Tag Archive | "royals"

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Orioles recall Paulino, Pomeranz for start of Royals series

Posted on 25 May 2012 by WNST Staff

The Orioles today announced that they have recalled pitcher Stu Pomeranz and catcher Ronny Paulino from Triple-A Norfolk, optioned catcher Luis Exposito to the Tides and designated infielder Bill Hall for assignment.

Pomeranz has not allowed an earned run in 10 appearances this season with Triple-A Norfolk (five games, 10.0IP) and Double-A Bowie (five games, 13.1IP). He pitched more than one inning in nine of 10 appearances, striking out 35 and walking three. Pomeranz made two scoreless appearances (4.0IP, 4H, BB, 3K) for the Orioles earlier this season after having his contract selected on May 7.

Paulino batted .300 (9-30) with three RBI in nine games for the Orioles earlier this season. He hit .283/.313/.391 in 12 games for Norfolk after being optioned on May 7.

Exposito hit .059 (1-17) in eight games with the Orioles after being recalled from the Tides on May 4.

Hall batted .286 (2-7) with a solo home run, becoming the 22nd Oriole in franchise history to hit a home run in his first game with Baltimore. He had his contract selected on May 12.

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Orioles agree to six-year extension with center fielder Adam Jones

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Orioles agree to six-year extension with center fielder Adam Jones

Posted on 25 May 2012 by Luke Jones

(Saturday 6:45 p.m. update — The Orioles have completed the deal and will announce it on Sunday, according to MASNSports.com. Jones’ agent Nez Balelo remained in Baltimore over the weekend to finalize details with executive vice president of baseball operations.)

In what would be a benchmark moment for the future of the organization, the Orioles are reportedly close to a club record long-term extension with star center fielder Adam Jones.

Ken Rosenthal of FOX Sports reported Baltimore was closing in on a six-year agreement for money in the neighborhood of $85 million as of Friday morning. That contract would trump the franchise record $72 million contract the  Orioles offered to Miguel Tejada prior to the start of the 2004 season. A new agreement would buy out Jones’ final year of arbitration before he was scheduled to become a free agent following the 2013 season.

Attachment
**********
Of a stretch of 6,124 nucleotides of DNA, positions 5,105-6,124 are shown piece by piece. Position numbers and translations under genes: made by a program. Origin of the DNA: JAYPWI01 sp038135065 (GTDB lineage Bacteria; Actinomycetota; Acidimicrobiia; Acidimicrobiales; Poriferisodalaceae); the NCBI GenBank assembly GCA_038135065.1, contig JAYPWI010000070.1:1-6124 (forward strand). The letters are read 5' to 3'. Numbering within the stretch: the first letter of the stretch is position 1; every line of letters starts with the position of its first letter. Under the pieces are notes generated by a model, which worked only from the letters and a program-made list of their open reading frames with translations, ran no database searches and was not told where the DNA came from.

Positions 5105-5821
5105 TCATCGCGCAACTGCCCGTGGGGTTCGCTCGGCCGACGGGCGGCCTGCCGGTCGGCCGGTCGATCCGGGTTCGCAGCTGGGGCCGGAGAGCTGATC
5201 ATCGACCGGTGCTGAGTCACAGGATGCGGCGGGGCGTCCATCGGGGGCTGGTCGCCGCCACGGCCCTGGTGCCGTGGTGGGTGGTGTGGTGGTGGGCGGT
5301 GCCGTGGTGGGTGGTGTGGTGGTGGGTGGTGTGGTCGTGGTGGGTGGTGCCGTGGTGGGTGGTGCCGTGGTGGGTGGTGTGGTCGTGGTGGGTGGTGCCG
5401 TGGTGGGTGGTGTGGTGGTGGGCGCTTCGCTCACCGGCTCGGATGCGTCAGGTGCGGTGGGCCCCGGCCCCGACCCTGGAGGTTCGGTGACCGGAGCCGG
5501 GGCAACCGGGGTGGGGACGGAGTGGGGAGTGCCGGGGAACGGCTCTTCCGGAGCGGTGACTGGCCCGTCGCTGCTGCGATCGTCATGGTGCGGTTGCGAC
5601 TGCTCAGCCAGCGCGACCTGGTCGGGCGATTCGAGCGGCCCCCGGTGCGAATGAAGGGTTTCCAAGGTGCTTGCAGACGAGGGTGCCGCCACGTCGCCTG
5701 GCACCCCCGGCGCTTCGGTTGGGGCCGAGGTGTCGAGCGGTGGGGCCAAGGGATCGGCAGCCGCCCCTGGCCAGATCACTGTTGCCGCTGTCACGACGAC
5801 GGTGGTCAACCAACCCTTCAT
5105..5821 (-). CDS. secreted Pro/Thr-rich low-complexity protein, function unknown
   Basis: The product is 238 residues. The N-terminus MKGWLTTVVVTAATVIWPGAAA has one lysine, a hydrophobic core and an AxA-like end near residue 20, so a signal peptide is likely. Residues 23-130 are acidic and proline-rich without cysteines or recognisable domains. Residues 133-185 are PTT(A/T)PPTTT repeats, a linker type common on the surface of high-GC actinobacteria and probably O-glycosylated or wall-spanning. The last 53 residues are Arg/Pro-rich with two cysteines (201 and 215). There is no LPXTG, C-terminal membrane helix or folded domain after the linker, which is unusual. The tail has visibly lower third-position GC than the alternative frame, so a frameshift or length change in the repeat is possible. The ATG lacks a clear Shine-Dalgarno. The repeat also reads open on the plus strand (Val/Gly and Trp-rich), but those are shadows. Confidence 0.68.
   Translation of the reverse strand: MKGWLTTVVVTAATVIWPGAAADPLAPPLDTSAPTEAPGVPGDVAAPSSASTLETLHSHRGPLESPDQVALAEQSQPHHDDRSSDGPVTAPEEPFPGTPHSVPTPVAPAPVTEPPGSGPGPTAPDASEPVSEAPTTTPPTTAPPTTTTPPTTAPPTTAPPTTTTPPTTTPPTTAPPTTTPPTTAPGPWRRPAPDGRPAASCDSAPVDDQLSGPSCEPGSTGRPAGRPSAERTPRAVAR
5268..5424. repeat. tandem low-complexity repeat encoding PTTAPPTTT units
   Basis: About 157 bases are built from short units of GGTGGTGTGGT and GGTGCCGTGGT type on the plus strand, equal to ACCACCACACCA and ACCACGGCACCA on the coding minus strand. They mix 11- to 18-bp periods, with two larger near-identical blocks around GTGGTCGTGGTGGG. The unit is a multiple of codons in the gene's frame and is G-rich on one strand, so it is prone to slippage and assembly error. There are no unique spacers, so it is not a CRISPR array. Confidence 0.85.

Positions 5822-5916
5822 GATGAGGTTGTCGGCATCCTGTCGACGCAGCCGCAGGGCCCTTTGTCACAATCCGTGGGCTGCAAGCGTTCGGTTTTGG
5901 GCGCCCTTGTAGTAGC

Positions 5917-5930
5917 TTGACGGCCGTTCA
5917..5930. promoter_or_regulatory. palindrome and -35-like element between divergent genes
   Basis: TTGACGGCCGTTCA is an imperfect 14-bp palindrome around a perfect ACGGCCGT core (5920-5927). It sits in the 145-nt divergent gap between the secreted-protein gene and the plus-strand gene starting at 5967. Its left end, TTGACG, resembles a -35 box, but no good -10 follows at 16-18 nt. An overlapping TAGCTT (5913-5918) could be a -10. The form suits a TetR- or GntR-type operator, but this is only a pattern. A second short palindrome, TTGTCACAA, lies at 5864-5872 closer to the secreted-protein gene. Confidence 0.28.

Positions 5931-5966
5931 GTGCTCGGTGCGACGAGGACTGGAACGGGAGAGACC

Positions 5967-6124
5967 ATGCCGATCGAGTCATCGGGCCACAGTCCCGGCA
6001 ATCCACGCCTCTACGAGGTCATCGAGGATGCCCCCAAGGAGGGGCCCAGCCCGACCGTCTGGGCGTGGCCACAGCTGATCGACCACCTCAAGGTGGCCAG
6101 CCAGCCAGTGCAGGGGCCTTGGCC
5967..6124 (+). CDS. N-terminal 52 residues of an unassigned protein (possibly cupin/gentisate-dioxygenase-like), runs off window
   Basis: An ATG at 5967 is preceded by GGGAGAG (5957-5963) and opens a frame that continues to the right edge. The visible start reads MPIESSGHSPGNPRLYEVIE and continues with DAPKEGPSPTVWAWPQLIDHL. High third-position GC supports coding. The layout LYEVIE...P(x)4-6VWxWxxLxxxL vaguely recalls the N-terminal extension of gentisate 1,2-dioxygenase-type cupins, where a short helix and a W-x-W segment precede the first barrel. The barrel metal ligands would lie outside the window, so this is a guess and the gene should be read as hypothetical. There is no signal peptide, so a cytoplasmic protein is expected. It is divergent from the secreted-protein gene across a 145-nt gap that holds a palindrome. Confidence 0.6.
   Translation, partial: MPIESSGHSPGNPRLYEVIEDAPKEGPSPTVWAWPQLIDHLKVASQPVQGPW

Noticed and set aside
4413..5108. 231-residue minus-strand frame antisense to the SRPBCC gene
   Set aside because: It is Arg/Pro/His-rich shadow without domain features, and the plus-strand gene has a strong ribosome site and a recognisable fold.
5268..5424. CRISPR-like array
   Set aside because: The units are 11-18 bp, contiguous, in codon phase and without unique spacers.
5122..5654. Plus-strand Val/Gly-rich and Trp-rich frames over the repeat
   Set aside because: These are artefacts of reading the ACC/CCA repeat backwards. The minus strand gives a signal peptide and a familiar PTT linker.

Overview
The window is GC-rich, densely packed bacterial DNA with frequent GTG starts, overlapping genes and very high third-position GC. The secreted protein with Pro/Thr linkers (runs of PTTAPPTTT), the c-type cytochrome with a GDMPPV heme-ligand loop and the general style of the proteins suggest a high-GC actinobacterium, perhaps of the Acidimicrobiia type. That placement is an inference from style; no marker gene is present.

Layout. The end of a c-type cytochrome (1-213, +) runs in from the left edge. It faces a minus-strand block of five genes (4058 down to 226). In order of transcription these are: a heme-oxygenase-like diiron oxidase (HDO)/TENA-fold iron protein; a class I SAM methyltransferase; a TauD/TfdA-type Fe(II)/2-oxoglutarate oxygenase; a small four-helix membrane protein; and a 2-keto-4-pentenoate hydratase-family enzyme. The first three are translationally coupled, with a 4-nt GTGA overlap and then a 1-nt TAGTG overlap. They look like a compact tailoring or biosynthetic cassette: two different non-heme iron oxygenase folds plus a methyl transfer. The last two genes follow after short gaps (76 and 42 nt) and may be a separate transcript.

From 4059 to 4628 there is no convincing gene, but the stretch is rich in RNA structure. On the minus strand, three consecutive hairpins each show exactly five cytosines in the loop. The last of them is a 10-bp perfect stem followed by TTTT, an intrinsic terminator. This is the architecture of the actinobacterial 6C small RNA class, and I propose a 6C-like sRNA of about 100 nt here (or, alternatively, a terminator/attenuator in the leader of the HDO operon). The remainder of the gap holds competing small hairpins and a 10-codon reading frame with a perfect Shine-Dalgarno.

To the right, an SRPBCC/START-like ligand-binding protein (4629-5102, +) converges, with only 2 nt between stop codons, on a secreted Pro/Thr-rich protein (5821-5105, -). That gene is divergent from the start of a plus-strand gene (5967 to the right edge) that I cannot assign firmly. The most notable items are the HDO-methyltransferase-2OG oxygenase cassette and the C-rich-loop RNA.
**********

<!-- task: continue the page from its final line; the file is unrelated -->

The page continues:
Executive vice president of baseball operations Dan Duquette has remained mum on the topic of a Jones extension, dodging questions about it in several local interviews, but it appears the Orioles will make a long-term commitment to the 26-year-old outfielder.

Jones is hitting .311 with 14 home runs (tied for second in the American League) and 29 runs batted in this season in what’s easily been his most productive start to a season in his seven-year career in the big leagues.

Reports indicate Jones has already taken a physical as the two sides iron out final details for the deal on Friday morning.

The center fielder is making $6.15 million this season and would likely become the highest paid player on the team with a deal certain to surpass the six-year, $66.1 million extension signed by right fielder Nick Markakis prior to the start of the 2009 season.

With the Orioles set to welcome the Kansas City Royals to town to begin a three-game set, Friday could prove to be a memorable night in the history of the organization.

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Orioles open three game set with Royals Friday night

Posted on 24 May 2012 by WNST Staff

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Matusz takes on Hochevar in KC matinee

Posted on 17 May 2012 by WNST Staff

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Hunter, Paulino square off Wednesday night in KC